This is my own personal list of items within the UK fenestration industry that I think we should all be keeping an eye on in the coming years. These are set in no particular order, and they’re not brand specific. I’m just focusing on the technology itself and how it could benefit us in the coming years.

1. Keyless Locking

We’re already starting to see this sort of technology creep into the market place. Companies like Yale were the first to blaze the keyless door locking trail a few years ago:

Whilst this handle was a good attempt (and we should know as we have sold them since they became available) the idea of locking and unlocking a residential door with the use of either a fob or a keypad never really caught the imagination of the general public. Despite a TV advertising campaign and dedicated push from Yale, sales have remained disappointingly flat overall.

But all is not lost for this sort of technology. We have all probably see the Winkhaus version of a remote door lock. And a certain Austrian hardware company are developing their own version of keyless door entry. Borg also has a version out also, although it does look rather industrial. It does use fingerprint technology though.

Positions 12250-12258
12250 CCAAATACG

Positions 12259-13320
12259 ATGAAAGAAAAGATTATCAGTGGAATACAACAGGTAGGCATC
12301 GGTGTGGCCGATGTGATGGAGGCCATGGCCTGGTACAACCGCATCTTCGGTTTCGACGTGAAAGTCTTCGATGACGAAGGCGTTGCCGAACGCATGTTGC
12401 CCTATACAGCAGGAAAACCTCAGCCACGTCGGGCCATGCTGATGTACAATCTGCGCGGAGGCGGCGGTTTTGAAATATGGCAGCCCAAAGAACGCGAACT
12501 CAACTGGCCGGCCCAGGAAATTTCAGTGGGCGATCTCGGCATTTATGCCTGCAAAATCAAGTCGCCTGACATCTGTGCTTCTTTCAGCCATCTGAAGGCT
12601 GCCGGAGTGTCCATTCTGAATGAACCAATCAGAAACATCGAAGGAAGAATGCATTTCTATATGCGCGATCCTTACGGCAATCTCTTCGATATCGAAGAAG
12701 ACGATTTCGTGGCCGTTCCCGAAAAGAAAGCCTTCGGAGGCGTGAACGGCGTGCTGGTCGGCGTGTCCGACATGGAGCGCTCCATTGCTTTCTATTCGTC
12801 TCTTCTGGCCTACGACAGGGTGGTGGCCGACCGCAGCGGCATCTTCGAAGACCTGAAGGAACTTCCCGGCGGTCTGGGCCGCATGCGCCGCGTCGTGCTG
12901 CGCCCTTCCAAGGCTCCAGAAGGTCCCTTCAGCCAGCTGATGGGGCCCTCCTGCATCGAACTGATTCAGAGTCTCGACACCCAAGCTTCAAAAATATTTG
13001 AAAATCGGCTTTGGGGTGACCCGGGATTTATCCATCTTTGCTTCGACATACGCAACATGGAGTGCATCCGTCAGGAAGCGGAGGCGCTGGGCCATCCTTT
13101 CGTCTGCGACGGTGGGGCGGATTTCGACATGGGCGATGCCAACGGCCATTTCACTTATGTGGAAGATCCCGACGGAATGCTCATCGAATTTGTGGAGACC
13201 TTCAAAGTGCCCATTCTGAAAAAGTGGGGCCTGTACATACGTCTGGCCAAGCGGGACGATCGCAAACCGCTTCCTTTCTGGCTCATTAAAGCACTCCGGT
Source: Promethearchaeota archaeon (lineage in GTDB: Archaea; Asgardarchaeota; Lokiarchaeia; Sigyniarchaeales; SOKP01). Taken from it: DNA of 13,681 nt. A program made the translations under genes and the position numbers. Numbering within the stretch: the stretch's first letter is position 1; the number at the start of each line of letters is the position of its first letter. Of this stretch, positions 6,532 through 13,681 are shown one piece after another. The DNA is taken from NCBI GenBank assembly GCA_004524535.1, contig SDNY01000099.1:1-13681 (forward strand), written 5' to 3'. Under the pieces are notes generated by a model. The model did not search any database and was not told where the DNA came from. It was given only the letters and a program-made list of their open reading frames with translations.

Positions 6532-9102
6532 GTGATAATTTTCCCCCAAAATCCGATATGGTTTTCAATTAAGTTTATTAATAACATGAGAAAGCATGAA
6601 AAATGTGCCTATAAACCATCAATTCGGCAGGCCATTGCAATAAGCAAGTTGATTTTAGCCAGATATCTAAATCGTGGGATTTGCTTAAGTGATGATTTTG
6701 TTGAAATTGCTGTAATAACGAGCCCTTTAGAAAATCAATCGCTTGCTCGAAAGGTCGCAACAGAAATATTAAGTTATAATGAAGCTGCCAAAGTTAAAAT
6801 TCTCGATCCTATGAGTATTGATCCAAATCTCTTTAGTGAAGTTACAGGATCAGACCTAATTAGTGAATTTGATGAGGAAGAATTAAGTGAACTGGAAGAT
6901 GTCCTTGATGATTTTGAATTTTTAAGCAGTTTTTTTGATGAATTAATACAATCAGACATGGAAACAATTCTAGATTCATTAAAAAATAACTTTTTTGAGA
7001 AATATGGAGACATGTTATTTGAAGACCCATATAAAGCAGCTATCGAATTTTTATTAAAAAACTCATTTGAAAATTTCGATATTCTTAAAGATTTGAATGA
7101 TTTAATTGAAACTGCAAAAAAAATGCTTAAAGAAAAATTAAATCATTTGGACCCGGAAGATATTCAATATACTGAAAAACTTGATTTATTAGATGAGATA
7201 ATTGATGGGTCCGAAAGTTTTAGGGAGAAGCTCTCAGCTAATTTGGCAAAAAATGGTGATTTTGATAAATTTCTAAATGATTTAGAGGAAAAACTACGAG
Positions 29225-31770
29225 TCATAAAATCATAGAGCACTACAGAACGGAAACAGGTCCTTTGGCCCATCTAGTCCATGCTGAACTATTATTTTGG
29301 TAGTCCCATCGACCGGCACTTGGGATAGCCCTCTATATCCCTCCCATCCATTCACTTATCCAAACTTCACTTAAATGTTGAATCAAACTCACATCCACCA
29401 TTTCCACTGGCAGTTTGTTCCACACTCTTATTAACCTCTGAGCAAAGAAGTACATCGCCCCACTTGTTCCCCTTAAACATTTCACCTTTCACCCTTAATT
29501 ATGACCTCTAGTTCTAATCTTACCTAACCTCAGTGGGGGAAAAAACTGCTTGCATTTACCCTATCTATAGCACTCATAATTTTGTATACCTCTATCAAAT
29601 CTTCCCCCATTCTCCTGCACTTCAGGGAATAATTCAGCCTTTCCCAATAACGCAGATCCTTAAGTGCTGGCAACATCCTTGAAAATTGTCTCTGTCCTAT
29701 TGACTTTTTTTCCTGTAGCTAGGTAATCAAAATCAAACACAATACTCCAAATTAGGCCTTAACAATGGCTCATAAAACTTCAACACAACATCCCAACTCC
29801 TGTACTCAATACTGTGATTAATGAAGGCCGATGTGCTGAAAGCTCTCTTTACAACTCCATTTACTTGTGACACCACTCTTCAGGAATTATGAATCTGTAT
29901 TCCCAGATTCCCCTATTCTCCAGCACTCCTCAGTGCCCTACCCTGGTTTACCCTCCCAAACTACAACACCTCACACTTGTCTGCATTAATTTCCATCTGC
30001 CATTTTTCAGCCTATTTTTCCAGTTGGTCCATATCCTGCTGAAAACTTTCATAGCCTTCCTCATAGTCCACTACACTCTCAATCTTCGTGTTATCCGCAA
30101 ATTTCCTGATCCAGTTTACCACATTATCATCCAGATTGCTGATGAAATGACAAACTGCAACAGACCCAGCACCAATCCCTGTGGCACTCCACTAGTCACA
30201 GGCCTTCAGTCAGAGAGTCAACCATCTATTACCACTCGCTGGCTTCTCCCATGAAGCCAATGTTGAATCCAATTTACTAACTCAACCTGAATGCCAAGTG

And that is where ultimately this technology will lead. If you look at phones for example. The Samsung Galaxy S5 has fingerprint recognition to unlock the phone, following in the footsteps of the latest iPhone from Apple. And you can bet your last quid that other phone and tablets makers will be incorporating this into their new products. This is where the crossover is going to come with the current crop of door technology out there.

Whilst there is a novelty to pressing a button to unlock your door, surely the use of a thumb print is even more convenient? Now, if they can just work out how to stop the iPhone an S5 from being hacked via fingerprint…

2. It’s All About The Colour

As many of you will know, I am a massive fan of colour. Firstly, because I hate plain white doors and windows. They’re boring and don’t make our industry look any more creative than a baked potato. But I’m also a fan because of how much the average consumer is buying into the idea of individuality, especially with entrance doors. Take a look at this golden beauty we have recently fitted:

This door in particular was supplied by John Fredericks, with replicated triple glazed leaded units from Classic Door Panels in Dewsbury, with the frame sprayed in Bradford. This client was determined to copy as much of the old door, side lights and top lights as close as possible to the original. This meant the door also had to be coloured.

That example was an extreme one, but we are seeing all the time online of weird and wonderful custom door colours:

With doors, colour is now very much established and will continue to become more diverse. But the thing to watch coming soon is the crossover. Soon, homeowners on mass are going to become very bored with plain white windows as they have done with plain white doors. The key then is our industry being able to provide that demand and do it well. There’s money to be made here, lets all be ready for it! If you’re looking for a company to take care of your spraying needs, why not check out Kolorseal?